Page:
While the Tigers might be the positive surprise of the season, the Cleveland Indians are probably the negative surprise.  The Twins have now passed the Indians in the AL Central after a seven game winning streak and the Indians are now six games below .500.  This was the team that was supposed to compete with the White Sox in the central, but it doesn’t look like it’s happening.  The primary culprit has been their pitching.  Last year, they led the league with a 3.61 ERA.  This year, they’re at 4.91.  The offense is good, but it’s not that good.  I took some heat for saying Kenny Rogers would be an upgrade over Jason Johnson back when we signed Rogers, and Johnson is sitting at 3-7 with a 6.00 ERA.

The Tigers hop on a plane and start a three game series with the Brewers tomorrow.  The Brewers got off to that really good start out of the gate, but they’ve settled back to .500.  They’re riding a three game winning streak though.  All we can do is keep on winning if we want to stay ahead.

Good Bye Tiger Stadium

First off, let me get this off my chest.  I’m pissed.

There, I don’t really feel better, but that will at least let you read this knowing my frame of mind.  It was announced earlier this week that the city of Detroit was going to raze Tiger Stadium.  They also released some very cute pictures of what they plan on doing with the site once the stadium is destroyed.  The spin doctors were out in full force and there were a lot of mistruths and half truths being flung about.  Let me just say, I’m not surprised that sites like this are around.

In a day of ferris wheels, retractrable domes and food courts, Tiger Stadium’s claim to fame was simple.  In no other major league park could you get closer to the action.  So if you love baseball, you loved Tiger Stadium.  Think getting in the front row of the upper deck at Comerica Park is a nice seat?  That’s nothing because the closest upper deck seat at Comerica Park is further from the ball field then the furthest upper deck seat at Tiger Stadium.  And if you sat in the front rows of the upper deck behind home plate, you were literally on top of the action.

The biggest myth that the spinners in Detroit would like you to believe was that there was no viable alternative presented to the city that would keep the stadium intact. This is a flat out lie, and I encourage you to check out the website Corner Chatter.  There you can download two plans that were basically ignored by the city council that have money behind them and would have allowed for the stadium to remain.  The biggest problem would have been that this might compete with Mr. Ilitch’s ballclub so neither plan really got off the ground.

And speaking of Mr. Ilitch, he’s been paid several hundred thousand dollars a year to “maintain” the ball park.  I’d like to see what he exactly spent this money on.  Security is nonexistent and it appears the “maintenance” has been little more then cutting the grass.  Tiger Stadium was left to die just so this decision could appear so pleasant in many people’s eyes.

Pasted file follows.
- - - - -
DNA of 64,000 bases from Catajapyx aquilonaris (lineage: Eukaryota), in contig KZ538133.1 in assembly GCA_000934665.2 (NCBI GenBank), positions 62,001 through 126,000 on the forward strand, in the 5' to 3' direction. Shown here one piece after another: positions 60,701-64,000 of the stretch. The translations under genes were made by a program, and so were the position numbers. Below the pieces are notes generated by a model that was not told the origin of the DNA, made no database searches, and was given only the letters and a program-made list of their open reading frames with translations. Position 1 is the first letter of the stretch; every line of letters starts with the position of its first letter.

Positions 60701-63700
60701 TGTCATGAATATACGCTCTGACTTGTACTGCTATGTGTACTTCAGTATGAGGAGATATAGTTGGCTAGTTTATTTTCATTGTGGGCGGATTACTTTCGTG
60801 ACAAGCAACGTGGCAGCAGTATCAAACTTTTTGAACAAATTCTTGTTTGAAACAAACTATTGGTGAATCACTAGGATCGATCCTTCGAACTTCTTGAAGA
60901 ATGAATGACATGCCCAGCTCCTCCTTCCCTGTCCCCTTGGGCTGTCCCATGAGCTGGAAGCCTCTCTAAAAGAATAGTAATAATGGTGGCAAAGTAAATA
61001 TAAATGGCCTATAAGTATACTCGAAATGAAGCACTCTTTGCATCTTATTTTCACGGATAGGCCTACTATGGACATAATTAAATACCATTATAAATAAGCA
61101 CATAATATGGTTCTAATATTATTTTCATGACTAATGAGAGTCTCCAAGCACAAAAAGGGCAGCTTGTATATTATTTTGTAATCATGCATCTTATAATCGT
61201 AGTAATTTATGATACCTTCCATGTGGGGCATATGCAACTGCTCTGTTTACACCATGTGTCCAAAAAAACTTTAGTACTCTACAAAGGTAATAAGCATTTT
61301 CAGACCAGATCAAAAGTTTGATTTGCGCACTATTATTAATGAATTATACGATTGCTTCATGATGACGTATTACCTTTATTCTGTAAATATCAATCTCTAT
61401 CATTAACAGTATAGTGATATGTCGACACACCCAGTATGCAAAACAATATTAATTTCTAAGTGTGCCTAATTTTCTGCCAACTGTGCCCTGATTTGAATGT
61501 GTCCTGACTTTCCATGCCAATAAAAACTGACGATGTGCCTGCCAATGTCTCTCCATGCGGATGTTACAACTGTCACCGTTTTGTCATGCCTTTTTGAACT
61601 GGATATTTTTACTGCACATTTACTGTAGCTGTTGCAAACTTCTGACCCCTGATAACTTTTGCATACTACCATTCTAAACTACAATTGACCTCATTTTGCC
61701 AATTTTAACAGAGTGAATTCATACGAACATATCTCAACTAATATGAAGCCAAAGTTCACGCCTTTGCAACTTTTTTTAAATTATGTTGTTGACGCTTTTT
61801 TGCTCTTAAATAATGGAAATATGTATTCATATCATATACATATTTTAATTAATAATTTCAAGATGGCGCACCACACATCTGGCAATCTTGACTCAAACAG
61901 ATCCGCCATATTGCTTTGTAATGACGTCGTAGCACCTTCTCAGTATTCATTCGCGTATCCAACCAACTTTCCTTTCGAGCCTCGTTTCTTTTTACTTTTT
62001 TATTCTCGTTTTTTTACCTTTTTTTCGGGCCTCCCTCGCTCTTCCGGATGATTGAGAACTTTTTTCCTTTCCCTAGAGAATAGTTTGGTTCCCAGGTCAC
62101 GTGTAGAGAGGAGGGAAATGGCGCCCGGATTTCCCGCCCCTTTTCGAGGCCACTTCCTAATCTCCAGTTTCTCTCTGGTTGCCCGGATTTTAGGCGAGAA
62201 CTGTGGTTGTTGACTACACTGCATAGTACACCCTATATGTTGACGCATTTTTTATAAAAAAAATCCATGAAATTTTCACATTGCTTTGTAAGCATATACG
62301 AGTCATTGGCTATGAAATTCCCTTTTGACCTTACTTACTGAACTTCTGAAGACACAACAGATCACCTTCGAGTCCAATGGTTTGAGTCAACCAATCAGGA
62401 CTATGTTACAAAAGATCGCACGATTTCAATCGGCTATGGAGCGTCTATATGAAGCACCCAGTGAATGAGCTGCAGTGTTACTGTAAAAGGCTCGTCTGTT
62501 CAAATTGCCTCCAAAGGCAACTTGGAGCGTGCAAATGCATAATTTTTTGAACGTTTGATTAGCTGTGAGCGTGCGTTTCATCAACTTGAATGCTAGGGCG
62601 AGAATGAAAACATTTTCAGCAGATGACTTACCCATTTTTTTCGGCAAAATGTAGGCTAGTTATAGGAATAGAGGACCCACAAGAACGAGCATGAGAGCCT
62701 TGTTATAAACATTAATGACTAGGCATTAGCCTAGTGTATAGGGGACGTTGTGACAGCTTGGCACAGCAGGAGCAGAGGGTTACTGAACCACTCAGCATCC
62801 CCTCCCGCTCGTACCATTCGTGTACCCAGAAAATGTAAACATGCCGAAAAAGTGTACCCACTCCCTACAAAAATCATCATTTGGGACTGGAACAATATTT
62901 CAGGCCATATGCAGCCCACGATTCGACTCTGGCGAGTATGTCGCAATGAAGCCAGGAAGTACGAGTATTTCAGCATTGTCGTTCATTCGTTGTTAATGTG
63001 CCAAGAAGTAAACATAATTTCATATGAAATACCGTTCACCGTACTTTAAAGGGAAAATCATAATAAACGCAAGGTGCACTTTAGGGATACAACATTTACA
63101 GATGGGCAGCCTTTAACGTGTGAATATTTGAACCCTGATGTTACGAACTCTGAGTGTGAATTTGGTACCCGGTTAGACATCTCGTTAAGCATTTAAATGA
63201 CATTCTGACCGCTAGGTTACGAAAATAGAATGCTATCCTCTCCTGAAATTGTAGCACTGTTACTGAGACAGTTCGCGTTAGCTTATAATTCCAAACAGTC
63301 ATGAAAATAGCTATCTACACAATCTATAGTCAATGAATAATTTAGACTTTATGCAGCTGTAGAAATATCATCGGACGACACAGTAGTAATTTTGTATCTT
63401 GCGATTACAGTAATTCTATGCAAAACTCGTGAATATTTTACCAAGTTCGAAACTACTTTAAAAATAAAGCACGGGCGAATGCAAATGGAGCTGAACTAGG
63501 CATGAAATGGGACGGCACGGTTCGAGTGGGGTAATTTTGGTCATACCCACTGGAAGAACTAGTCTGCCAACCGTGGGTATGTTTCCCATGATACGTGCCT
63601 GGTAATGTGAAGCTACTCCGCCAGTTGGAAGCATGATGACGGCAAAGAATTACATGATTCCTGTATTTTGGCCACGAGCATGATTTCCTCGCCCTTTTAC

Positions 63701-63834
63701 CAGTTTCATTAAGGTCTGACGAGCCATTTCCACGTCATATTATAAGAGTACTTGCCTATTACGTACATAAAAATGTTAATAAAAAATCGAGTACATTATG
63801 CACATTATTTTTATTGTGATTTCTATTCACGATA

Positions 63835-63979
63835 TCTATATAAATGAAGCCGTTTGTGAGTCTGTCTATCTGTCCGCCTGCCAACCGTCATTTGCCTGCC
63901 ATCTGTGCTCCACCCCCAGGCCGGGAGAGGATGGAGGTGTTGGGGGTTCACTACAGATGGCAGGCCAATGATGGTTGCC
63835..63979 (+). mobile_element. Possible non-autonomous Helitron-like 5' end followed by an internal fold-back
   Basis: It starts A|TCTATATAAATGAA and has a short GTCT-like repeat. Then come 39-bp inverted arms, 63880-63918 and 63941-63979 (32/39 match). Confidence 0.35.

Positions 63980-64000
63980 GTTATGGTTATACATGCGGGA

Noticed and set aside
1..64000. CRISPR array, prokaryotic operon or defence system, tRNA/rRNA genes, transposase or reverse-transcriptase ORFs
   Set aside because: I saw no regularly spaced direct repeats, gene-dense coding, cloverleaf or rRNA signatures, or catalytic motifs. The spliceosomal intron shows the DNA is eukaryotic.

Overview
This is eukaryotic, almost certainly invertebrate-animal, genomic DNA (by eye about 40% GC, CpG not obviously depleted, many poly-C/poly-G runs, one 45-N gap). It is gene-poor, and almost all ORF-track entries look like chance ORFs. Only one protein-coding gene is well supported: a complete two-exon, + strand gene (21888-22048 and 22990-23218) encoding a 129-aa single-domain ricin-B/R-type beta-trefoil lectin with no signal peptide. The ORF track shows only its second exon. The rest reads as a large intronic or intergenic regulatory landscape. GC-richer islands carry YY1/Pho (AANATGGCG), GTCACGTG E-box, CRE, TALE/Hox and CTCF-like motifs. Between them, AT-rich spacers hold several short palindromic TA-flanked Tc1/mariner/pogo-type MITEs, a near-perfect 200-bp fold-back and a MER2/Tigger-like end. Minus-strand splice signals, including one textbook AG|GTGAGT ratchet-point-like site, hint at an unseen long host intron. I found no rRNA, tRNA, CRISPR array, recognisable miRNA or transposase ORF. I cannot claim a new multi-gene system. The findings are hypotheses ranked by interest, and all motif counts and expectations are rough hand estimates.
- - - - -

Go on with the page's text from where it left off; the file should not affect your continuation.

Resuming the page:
Now, let’s get to the “plan.”  Apparantly there’s going to be some retail and condos, and a portion of the field will be left for little league play.  There’s just one problem.  The city doesn’t have the money to deveop the site, and nobody’s stepped up to develop it either.  Just like nobody’s stepped up to develop the rest of the vacant land in the city.  I hope I’m wrong, but I’d be willing to bet that five years from now, the site will still be vacant.

Stuck in the middle of all this are the residents of Corktown, who you also have to feel for.  They’ve had to have the monolith sit in their back yard and watch it die.  I can’t completely blame them for wanting it gone but would this have been the case had some of these alternative plans to keep the stadium up gone through? 

And one last thing, Michigan and Trumbull LLC, who have been instrumental in trying to save Tiger Stadium, offered to maintain the park for free until a plan that would keep the stadium standing was found.  You’d think a city strapped for cash would be willing to jump all over this, but I guess they’d rather throw money to the local millionaire instead.

And if you want to educate yourself on the subject, the first place I’d start is the fantastic DVD, Stranded at the Corner.  You get the facts on the fight to save the stadium along with some fantastic history of the old ballpark.  I’ve watched it once and I plan on doing so again here soon, and if you’re a Tiger fan, I highly recommend it.  You’ll also get to see the plaque that’s recently been stolen.

I also recommend you check out Field of Schemes, which is a great resource for any and all stadium related issues.  Tiger Stadium has been a hot topic lately on the site.  And I also recommend John Brattain’s column on the whole situation at the Hardball Times.  Finally, you can check out Save Tiger Stadium for some great facts and historical information.

I know none of what I’ve written will change a thing, and I really feel for the people who have fought for years to try to keep the old ballpark.  That doesn’t mean people shouldn’t know the facts though and hopefully a few eye’s are opened to what’s going on before the ballpark is taken down.

Devil Rays, Zach Miner and Wil Ledezma

It’s funny how a good couple of months can change everyone’s perspective.  Even with a bad team in town like the Devil Rays, I would normally be happy with winning three of four.  And ironically, I expected to lose a game, but it wasn’t the one we actually lost.  I thought either Verlander would lose to Kazmir (and in a way, he did) or Zach Miner would drop his start.  Instead, it was the Kenny Rogers game that the team dropped.